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The Arduous World of a Translator
"A translator has to do consciously what an author does naturally"
New Delhi, December 11, 2020
Vikrant Pande has undertaken a mission of bringing translations of Marathi literature to the masses. For years, some of the best written Marathi books remained restricted to the region for want of translators.
For Pande, 55, who has completed ten books with the latest on Duryodhan from Mahabharata, it has been a journey that started with translating a collection of short stories.
His foray into translation was interesting. “I was reading Ranjit Desai’s Morpankhi Sawlya, a collection of short stories on nature, when I translated them so that I could read them out to my children. I sent the translated stories to my friends and to my surprise, they thought I had written them! They didn’t look like translations, giving me an idea that I could translate well. I quickly checked and found that most Marathi classics, which I had read since childhood, had not been translated. It gave me an opportunity to try them. I was lucky to find an editor in HarperCollins who was keen for me to work on the Marathi classics and the journey began,” Pande told NetIndian.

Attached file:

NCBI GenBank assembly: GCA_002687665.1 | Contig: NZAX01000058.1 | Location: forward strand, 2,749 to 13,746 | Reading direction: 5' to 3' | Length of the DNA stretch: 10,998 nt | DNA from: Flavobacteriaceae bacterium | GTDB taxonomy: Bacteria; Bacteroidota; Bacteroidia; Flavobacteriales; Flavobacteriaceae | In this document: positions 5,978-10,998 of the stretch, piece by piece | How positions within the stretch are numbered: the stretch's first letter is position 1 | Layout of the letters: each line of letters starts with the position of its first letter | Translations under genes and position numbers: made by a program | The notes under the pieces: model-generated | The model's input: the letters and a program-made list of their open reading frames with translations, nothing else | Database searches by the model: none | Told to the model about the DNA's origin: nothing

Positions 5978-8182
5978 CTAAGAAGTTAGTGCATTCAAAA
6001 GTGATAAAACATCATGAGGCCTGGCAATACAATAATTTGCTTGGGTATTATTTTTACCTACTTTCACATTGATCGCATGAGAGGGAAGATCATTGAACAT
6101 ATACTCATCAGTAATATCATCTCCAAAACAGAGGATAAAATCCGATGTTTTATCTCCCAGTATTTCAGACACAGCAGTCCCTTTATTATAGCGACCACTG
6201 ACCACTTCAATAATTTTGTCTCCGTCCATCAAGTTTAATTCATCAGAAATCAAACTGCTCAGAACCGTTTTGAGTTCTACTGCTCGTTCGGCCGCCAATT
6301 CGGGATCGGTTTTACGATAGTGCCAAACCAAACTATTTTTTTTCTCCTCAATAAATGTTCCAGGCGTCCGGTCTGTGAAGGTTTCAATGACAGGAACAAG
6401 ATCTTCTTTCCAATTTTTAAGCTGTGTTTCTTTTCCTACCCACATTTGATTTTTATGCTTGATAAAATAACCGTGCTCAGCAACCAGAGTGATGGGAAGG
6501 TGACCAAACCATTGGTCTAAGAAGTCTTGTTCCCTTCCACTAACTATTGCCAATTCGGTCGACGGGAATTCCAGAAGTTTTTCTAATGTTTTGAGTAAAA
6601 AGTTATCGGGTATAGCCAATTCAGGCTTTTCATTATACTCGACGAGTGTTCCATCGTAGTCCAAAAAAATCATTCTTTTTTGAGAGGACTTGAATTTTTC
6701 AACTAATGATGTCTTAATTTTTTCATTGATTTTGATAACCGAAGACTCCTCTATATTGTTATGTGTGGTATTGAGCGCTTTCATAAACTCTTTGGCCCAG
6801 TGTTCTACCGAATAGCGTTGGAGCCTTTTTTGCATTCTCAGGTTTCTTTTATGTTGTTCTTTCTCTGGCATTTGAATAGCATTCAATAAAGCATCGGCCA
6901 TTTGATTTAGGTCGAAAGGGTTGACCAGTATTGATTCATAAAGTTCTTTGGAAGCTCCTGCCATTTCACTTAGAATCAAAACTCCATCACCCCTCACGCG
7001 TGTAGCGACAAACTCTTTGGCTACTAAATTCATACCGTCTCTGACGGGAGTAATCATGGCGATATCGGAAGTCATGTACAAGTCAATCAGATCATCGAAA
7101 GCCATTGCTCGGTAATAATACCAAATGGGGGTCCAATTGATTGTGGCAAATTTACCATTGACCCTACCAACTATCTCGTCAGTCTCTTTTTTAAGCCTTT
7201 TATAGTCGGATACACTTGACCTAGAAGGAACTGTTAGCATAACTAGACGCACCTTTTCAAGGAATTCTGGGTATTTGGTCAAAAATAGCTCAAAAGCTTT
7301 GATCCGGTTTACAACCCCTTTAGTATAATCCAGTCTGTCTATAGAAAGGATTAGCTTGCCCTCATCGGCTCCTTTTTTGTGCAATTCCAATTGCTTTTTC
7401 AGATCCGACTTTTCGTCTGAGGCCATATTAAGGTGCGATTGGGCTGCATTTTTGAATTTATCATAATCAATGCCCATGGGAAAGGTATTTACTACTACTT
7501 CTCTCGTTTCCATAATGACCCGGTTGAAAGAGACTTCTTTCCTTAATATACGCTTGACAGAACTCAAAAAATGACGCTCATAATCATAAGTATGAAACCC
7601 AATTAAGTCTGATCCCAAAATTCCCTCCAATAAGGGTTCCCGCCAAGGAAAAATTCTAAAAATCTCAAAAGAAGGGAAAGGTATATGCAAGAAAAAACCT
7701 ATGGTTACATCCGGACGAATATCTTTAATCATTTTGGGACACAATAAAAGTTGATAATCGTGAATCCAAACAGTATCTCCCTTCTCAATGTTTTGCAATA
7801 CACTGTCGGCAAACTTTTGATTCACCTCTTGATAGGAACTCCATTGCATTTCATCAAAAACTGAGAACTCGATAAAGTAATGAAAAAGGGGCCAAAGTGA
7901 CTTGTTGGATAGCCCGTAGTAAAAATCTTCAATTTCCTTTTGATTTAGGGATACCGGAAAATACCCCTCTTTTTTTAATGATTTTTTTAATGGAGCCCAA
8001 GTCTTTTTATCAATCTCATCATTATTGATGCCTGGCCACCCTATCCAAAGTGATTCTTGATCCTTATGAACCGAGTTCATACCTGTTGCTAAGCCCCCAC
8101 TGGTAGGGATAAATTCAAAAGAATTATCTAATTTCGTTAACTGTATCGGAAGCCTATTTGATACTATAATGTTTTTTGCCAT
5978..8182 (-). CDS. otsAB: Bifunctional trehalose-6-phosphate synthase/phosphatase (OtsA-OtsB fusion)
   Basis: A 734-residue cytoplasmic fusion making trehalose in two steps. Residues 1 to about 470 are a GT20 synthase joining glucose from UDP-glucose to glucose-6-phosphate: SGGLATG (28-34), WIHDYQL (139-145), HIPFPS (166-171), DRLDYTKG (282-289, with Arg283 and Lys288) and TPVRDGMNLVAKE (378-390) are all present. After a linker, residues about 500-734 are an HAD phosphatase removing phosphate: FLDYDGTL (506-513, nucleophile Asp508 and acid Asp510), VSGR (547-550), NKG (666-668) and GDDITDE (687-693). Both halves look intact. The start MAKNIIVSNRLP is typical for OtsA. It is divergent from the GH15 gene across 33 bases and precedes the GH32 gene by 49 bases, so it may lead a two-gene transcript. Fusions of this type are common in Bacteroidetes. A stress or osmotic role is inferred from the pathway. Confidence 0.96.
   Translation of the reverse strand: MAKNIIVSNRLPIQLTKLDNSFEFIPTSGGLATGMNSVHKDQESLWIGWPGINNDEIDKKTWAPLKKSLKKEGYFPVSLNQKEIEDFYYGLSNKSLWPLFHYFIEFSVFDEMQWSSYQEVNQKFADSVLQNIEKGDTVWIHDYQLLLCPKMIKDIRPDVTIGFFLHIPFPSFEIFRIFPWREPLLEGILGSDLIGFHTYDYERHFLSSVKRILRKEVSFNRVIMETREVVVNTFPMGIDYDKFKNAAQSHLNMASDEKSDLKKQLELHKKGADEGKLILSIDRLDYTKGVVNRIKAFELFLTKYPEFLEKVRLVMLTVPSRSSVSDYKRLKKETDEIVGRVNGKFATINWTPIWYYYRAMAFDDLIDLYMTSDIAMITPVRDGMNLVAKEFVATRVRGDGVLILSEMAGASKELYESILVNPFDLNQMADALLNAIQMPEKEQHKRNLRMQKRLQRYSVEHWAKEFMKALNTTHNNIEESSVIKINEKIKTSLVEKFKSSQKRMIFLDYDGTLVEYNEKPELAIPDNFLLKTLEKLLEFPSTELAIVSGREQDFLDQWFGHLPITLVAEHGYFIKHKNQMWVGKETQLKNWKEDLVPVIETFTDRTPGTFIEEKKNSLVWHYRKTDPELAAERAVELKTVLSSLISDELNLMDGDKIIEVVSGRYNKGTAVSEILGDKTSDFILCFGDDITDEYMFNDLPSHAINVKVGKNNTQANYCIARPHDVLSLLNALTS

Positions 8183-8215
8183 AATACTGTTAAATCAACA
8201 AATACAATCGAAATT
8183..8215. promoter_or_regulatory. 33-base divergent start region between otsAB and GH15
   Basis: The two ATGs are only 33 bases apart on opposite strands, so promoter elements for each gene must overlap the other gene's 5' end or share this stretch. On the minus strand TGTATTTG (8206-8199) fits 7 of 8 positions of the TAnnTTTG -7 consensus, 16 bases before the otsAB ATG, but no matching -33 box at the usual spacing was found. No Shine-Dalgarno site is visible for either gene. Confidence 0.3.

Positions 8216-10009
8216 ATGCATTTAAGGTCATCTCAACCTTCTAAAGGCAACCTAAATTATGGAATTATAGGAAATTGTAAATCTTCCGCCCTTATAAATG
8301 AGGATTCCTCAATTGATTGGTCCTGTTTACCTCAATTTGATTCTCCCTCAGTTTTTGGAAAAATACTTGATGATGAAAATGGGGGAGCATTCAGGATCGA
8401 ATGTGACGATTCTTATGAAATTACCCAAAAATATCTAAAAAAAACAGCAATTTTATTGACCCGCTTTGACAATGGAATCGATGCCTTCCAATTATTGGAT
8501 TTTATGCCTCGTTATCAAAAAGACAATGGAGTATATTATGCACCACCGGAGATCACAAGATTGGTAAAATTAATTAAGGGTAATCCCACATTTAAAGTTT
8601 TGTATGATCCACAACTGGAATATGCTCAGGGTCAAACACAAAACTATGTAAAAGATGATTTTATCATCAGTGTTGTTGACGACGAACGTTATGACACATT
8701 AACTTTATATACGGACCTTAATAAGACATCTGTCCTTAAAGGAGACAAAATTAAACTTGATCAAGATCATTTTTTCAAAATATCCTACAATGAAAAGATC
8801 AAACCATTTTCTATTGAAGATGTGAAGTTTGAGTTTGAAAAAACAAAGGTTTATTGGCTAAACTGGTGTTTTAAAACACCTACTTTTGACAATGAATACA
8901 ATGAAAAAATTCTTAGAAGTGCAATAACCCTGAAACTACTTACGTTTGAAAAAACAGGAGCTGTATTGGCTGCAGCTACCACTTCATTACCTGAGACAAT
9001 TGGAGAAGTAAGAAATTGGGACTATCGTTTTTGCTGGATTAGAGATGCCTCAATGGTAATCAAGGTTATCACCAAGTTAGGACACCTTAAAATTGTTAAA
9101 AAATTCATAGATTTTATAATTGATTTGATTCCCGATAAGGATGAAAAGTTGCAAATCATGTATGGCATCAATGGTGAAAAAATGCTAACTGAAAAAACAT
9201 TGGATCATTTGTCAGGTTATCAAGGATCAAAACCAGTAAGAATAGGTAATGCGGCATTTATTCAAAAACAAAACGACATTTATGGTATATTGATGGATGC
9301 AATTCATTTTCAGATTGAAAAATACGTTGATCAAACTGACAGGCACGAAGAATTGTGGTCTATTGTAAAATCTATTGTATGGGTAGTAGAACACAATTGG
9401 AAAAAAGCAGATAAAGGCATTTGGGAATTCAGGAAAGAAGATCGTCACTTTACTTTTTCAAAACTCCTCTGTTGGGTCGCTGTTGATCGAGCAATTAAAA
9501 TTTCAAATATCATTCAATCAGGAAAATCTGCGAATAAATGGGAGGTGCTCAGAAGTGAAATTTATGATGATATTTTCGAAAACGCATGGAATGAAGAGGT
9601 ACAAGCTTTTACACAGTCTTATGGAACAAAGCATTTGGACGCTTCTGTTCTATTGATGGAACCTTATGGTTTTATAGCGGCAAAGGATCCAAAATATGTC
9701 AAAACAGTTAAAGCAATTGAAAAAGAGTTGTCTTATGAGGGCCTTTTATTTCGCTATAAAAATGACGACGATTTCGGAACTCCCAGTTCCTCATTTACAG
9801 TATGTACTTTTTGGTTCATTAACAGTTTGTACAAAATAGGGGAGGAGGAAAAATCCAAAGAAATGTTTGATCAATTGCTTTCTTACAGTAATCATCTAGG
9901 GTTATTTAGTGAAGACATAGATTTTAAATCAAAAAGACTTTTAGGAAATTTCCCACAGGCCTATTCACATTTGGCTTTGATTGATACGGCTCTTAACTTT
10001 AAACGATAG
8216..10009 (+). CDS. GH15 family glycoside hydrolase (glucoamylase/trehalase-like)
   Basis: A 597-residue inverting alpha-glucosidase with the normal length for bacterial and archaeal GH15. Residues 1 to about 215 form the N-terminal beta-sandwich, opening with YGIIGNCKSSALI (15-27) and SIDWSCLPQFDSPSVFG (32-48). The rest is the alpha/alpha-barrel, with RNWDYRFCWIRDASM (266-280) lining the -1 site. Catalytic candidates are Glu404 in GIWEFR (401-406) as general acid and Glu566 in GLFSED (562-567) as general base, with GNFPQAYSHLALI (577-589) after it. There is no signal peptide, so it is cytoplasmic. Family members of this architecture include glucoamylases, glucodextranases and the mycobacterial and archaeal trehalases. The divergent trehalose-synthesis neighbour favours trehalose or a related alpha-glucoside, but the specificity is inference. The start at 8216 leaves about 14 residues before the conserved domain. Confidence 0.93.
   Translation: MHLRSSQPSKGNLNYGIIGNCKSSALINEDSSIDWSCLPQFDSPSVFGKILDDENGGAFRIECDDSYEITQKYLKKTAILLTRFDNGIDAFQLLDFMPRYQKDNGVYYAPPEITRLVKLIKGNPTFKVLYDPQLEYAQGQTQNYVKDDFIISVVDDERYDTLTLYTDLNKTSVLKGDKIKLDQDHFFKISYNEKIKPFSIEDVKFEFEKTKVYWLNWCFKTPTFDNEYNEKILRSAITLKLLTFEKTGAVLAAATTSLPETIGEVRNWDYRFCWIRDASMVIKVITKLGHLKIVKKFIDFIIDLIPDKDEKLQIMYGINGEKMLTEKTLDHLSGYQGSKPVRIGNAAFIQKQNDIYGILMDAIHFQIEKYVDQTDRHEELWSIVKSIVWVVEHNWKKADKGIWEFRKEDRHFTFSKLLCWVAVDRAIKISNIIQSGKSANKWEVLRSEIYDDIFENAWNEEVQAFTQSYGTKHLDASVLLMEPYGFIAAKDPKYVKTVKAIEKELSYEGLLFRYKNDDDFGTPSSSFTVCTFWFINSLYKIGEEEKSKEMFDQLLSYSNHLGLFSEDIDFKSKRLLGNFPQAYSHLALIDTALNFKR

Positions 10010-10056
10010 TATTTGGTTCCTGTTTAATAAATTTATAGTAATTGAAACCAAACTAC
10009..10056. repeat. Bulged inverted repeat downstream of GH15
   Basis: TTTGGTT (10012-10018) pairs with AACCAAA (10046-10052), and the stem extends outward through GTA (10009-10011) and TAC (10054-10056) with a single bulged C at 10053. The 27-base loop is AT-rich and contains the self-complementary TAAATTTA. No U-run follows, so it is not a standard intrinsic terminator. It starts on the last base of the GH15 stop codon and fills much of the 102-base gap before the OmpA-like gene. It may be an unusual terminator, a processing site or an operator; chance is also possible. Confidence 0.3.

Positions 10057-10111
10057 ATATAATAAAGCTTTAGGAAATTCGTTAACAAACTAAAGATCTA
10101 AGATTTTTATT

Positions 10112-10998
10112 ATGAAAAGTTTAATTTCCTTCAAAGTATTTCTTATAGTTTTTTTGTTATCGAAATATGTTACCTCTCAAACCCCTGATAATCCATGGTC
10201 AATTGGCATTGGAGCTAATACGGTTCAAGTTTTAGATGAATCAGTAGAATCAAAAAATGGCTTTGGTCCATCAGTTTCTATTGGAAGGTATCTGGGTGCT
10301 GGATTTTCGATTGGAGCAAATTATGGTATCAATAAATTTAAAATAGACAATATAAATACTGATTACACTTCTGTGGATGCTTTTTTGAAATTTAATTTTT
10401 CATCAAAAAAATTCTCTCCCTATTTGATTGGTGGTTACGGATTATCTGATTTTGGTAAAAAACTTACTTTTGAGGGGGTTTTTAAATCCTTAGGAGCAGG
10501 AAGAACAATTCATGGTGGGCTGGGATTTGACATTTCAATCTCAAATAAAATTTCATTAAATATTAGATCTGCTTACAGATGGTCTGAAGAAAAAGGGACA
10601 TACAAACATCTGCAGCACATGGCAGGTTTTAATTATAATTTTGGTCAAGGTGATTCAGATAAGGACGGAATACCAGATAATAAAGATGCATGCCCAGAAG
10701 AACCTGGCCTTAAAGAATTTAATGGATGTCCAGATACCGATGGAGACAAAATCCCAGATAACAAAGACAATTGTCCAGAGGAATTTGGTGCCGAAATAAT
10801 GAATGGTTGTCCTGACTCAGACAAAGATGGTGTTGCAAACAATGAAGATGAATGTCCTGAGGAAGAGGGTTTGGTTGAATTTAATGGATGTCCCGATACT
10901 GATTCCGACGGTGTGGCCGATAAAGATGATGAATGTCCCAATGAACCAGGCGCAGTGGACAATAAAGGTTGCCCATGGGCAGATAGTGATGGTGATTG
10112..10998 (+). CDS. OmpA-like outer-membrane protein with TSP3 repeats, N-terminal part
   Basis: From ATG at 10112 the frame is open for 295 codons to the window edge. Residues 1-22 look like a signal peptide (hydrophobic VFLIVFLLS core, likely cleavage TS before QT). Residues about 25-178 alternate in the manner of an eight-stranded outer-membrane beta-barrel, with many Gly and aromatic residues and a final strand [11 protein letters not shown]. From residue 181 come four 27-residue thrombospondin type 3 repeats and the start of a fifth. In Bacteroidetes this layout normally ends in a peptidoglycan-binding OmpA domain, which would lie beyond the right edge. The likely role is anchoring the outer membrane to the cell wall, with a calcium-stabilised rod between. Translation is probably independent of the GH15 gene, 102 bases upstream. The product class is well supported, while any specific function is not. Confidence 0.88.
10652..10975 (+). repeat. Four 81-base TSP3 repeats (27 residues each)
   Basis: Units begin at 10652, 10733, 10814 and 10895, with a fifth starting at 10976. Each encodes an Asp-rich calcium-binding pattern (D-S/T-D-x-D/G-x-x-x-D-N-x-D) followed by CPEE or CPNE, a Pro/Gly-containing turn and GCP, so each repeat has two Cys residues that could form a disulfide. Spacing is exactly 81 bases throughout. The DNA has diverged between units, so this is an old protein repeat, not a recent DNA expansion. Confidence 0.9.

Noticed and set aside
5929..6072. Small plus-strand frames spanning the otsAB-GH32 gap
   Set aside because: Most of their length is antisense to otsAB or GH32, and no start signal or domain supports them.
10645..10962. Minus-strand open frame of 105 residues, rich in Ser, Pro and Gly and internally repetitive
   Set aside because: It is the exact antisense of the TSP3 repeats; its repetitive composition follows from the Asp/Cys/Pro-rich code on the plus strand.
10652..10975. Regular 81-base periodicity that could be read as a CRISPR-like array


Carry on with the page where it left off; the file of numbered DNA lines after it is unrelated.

The journey began with Ranjit Desai’s tribute to Raja Ravi Varma. “Holding the paperback of one’s first work is like, to use a cliché, holding one’s child. The feeling is indescribable. It is the final output of months of work. While translating one is too close to the subject, so seeing the final paperback with its coloured cover page, beautifully done by the publisher, is a matter of pride. A friend of mine who owns an original Raja Ravi Varma painting was kind enough to give an image of the painting which was used on the cover. The book, my first one, is also close to my heart as I have been an avid collector of Raja Ravi Varma oleographs. The story by Ranjit Desai on the painter is a touching tale, tragic yet inspirational.”